Part One (1) of the Real Scandal: While 26 U.S.C. § 501(c)(4)(A) requires nonprofit corporations applying for 501(c)(4) status to be “operated exclusively for the promotion of social welfare,” the Department of the Treasury implemented an official regulation in 1958 interpreting “EXCLUSIVELY” to mean “PRIMARILY.” See: Senate Finance Committee and the 501(c)(4) Morass. Reg. 1.501(c)(4)-1(a)(2)(i) provides that an organization is operated exclusively for the promotion of social welfare if it is primarily engaged in promoting in some way the common good and general welfare of the people of the community, i.e., primarily for the purpose of bringing about civic betterment and social improvements. Whether an organization is ‘primarily’ engaged in promoting social welfare is a ‘facts and circumstances’ test.” So, for those keeping score, the IRS, an executive agency, which is constitutionally tasked with implementing the laws as written by Congress, decided to interpret a law (the judiciary’s constitutional function) and change a law (the legislative function). A separation of powers crisis lingering from 1958 is part one (1) of the real scandal.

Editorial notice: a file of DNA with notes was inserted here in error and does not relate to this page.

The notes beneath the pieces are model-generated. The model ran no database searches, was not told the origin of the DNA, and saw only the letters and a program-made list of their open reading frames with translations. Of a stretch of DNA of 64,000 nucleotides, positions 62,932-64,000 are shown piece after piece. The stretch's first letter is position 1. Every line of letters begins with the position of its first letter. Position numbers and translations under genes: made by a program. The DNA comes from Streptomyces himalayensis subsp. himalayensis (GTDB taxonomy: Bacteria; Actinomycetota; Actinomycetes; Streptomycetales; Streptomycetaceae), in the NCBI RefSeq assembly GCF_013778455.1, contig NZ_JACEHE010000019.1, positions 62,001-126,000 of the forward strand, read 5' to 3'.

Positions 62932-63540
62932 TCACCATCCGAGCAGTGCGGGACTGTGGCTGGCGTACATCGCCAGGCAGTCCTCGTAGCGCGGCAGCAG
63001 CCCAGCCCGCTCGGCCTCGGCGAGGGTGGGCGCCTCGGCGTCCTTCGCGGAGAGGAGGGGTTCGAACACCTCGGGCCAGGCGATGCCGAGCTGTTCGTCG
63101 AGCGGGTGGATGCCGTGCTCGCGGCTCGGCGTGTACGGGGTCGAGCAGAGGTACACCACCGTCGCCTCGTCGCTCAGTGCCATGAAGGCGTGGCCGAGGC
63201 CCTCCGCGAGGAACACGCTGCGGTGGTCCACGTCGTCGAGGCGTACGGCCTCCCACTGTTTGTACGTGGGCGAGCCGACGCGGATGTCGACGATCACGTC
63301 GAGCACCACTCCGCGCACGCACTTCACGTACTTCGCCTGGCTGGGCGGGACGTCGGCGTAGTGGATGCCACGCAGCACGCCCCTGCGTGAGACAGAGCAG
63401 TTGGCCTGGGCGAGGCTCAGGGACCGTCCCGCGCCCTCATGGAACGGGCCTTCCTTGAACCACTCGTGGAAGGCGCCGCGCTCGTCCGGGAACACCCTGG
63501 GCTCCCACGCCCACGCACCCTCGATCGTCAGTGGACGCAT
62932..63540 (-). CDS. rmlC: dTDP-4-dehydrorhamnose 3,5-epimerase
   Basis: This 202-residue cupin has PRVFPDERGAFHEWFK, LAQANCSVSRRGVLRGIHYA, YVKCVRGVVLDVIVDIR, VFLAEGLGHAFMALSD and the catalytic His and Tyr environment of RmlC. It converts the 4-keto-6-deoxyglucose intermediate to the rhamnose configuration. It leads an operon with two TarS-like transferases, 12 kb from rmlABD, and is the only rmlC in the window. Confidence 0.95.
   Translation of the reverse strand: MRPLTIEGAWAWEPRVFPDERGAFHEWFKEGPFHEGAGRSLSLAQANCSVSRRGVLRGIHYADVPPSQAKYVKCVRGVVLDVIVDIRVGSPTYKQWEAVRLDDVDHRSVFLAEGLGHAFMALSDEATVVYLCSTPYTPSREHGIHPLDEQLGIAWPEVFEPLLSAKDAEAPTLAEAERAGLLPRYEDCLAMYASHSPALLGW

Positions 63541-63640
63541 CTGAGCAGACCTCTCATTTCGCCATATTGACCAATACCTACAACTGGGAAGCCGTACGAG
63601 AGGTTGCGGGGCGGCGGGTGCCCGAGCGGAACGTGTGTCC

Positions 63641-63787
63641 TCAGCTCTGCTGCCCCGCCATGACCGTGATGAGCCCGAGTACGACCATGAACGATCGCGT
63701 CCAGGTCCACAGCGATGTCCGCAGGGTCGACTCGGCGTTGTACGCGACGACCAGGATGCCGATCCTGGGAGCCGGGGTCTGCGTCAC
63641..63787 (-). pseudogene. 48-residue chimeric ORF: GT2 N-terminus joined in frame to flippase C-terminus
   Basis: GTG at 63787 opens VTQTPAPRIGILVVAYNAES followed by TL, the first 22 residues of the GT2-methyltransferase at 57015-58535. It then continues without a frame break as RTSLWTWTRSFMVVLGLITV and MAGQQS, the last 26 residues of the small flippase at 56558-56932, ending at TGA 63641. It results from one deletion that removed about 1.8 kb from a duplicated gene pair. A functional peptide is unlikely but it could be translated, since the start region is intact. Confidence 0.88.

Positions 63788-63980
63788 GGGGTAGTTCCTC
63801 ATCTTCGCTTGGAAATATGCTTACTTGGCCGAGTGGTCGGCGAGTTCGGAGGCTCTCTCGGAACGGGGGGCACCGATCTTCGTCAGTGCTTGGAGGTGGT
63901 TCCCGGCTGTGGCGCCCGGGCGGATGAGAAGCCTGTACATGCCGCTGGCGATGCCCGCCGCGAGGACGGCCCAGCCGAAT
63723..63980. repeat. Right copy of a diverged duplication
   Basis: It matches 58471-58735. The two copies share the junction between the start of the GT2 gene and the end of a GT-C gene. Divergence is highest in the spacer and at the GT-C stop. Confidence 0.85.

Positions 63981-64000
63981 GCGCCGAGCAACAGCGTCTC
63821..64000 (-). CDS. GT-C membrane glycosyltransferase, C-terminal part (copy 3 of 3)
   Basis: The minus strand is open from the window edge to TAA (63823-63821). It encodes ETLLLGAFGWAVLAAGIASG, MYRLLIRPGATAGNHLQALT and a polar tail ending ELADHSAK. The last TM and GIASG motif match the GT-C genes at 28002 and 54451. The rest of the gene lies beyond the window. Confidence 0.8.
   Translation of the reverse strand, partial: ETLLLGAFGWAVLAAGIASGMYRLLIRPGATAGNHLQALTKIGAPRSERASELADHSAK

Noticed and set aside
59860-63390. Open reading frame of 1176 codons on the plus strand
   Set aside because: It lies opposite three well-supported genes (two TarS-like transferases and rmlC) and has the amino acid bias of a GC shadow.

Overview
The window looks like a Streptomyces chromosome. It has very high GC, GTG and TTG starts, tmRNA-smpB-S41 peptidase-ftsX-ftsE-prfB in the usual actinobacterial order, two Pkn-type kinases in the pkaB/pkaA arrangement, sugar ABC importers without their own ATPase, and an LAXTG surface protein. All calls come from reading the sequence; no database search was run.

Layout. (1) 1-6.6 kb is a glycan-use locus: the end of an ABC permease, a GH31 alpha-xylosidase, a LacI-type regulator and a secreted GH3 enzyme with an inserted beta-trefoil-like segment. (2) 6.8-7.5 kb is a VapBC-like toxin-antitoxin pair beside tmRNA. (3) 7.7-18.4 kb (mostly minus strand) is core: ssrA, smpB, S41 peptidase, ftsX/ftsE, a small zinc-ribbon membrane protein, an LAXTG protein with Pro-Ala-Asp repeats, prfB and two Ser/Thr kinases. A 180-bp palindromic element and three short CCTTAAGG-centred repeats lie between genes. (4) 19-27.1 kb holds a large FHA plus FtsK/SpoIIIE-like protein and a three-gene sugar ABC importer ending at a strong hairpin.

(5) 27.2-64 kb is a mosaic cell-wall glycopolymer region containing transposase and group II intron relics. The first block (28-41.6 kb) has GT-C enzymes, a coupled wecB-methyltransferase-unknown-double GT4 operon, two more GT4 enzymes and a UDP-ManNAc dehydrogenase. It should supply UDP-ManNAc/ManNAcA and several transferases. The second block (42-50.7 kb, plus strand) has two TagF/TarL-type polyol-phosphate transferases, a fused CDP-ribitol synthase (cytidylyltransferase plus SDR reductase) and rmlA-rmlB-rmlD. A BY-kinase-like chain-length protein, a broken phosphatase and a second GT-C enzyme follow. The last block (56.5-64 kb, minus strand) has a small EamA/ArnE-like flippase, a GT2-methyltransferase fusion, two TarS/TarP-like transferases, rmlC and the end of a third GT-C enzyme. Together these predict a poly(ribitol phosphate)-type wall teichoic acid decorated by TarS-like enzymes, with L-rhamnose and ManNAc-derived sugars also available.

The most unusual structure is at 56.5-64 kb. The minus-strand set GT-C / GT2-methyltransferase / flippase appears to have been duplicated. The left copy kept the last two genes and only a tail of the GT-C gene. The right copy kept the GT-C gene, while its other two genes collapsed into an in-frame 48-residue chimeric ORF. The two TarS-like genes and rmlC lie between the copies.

Here’s a hint of what’s coming next: The same distinction exists between “exclusively” and “primarily” within the context of 501(c)(3) organizations. See 26 U.S.C. § 501(c)(3) and Reg. 1.501(c)(3)–1(c)(1).

Part Two (2) of the Real Scandal: “EXCLUSIVELY” and “PRIMARILY” may not seem that different, but it’s a loophole to drive a tractor trailer through. Let me tell you how this works in practice. “Exclusively” is interpreted to mean 100%. “Primarily” is interpreted to mean 51%. So, the Department of the Treasury changing “exclusively” to “primarily” means a nonprofit organization can qualify as a 501(c)(4) organization by engaging in 51% social welfare and 49% “other stuff” instead of 100% social welfare (as Congress intended).